Definitely Soldiers Island was news!
The faded blue eyes, shrewd in spite of their age, sized up Lombard. For a moment a judgment showed in them – had there been anyone to read it.
He might have noticed that a curious constraint came over the other members of the party. It was as though the mention of their host and hostess had a curiously paralyzing effect on the guests.
He thought: Best of an island is once you get there – you can't go any farther … you've come to the end of things …
He knew, suddenly, that he didn't want to leave the island.
We're not going to leave the island … None of us will ever leave … It's the end, you see – the end of everything …”
He hesitated, then he said in a low strange voice:
“That's peace – real peace. To come to the end – not to have to go on … Yes, peace …”
“I mean – it explains Soldier Island. There are crimes that cannot be brought home to their perpetrators. Instance the Rogerses'. Another instance, old Wargrave, who committed his murder strictly within the law.”
“Your argument seems logical. I agree that one of us is possessed by a devil.”
“I know very well that I'm not the murderer, and I don't fancy there's anything insane about you, Vera. You strike me as being one of the sanest most levelheaded girls I've come across. I'd stake my reputation on your sanity.
There was little pretense now – no formal veneer of conversation. They were five enemies linked together by a mutual instinct of self-preservation.
And all of them, suddenly, looked less like human beings. They were reverting to more bestial types.
Philip Lombard's senses seemed heightened, rather than diminished. His ears reacted to the slightest sound. His step was lighter and quicker, his body lithe and graceful. And he smiled often, his lips curling back from his long white teeth.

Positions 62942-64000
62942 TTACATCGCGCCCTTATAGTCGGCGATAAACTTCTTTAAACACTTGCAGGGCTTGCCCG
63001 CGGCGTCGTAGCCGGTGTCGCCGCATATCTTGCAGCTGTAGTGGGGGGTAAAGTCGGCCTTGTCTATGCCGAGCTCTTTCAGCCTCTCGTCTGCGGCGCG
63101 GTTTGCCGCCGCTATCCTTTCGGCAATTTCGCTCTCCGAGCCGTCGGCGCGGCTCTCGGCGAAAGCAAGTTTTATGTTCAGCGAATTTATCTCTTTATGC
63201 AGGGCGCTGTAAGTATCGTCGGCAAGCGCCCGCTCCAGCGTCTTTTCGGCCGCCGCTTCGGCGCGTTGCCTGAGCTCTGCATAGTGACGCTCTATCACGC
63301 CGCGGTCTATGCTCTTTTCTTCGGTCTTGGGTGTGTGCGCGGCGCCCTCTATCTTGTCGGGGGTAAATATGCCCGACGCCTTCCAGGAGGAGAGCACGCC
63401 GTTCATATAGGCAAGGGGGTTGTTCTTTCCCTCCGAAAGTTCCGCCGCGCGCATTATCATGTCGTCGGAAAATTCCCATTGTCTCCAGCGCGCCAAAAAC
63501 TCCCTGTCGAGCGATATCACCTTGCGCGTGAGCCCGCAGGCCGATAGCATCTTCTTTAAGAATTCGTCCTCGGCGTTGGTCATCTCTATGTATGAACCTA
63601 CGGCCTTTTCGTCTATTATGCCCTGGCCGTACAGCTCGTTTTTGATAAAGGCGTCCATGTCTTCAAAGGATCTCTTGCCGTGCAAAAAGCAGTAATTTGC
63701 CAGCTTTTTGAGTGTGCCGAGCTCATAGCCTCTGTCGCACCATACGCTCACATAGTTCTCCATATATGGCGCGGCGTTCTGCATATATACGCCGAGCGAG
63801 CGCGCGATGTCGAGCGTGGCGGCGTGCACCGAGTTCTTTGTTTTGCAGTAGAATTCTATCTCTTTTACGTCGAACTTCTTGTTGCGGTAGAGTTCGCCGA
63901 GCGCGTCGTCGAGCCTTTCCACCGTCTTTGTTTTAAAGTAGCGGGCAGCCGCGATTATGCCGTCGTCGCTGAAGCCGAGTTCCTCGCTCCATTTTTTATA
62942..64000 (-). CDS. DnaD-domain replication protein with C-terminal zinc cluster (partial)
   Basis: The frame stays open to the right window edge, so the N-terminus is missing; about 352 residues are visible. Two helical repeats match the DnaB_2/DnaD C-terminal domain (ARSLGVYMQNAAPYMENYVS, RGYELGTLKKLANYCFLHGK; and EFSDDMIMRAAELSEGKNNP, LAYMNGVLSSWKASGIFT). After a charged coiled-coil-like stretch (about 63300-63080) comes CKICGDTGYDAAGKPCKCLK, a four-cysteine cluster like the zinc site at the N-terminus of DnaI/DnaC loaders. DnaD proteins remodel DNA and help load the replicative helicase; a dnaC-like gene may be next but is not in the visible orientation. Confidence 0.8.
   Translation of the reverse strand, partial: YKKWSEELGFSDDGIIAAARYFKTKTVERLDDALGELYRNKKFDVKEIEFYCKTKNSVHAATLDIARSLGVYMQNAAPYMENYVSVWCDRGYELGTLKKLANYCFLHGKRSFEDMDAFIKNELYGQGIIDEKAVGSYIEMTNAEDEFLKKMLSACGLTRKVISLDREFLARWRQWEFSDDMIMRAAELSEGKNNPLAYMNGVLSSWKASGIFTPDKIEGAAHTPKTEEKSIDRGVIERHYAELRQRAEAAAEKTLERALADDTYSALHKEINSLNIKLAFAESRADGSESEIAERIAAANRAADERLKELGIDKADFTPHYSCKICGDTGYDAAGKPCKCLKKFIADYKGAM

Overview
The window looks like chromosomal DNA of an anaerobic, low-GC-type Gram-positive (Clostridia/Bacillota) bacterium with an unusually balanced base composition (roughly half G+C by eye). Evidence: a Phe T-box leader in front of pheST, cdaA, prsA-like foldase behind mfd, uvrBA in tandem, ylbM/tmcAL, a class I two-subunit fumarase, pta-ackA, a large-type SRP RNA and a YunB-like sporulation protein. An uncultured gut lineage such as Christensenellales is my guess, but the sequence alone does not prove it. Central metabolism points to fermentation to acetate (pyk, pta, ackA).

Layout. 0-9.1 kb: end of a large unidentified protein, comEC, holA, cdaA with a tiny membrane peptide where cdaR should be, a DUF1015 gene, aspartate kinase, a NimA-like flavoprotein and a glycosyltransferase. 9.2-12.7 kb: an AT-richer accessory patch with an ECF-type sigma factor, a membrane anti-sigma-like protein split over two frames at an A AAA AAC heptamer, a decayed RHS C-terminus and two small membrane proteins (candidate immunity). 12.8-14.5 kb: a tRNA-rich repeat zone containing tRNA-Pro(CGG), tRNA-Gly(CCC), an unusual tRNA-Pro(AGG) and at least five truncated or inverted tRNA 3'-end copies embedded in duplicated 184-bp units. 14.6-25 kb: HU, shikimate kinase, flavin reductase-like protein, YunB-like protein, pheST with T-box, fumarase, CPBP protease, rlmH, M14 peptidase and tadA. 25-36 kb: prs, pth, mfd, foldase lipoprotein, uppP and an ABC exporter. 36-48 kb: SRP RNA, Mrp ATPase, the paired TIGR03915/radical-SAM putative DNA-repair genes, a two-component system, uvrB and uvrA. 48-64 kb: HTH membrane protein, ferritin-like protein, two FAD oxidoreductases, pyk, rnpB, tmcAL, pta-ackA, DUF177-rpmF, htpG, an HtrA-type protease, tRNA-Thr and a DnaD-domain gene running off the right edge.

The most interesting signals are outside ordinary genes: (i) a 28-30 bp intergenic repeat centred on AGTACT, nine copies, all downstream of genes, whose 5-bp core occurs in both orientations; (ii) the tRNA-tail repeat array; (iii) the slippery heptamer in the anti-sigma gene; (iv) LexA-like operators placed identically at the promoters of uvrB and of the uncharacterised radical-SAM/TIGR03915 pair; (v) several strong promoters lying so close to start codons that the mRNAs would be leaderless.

They'd believe her all right. Cyril often told stories. He was an untruthful child. Cyril would know, of course. But that didn't matter … and anyway nothing would go wrong. She'd pretend to swim out after him. But she'd arrive too late … Nobody would ever suspect …
Had Hugo suspected? Was that why he had looked at her in that queer far-off way? … Had Hugo known?
“But don't you see, he's mad? It's all mad! The whole thing of going by the rhyme is mad! Dressing up the judge, killing Rogers when he was chopping sticks – drugging Mrs. Roberts so that she overslept herself – arranging for a bumble bee when Miss Brent died! It's like some horrible child playing a game. It's all got to fit in.”
“Why did I never see his face properly before? A wolf – that's what it is – a wolf's face … Those horrible teeth …”
“And therefore, sir, there must have been someone else on the island. Someone who tidied up when the whole business was over. But where was he all the time – and were did he go to? The Sticklehaven people are absolutely certain that no one could have left the island before the rescue boat got there. But in that case –”
“But in that case,” he said, “who killed them?”
I was born with other traits besides my romantic fancy. I have a definite sadistic delight in seeing or causing death.
I have wanted – let me admit frankly – to commit a murder myself. I recognized this as the desire of the artist to express himself! I was, or could me, an artist in crime! My imagination, sternly checked by the exigencies of my profession, waxed secretly to colossal force.
When the sea goes down, there will come from the mainland boats and men.
And they will find ten dead bodies and an unsolved problem on Soldier Island.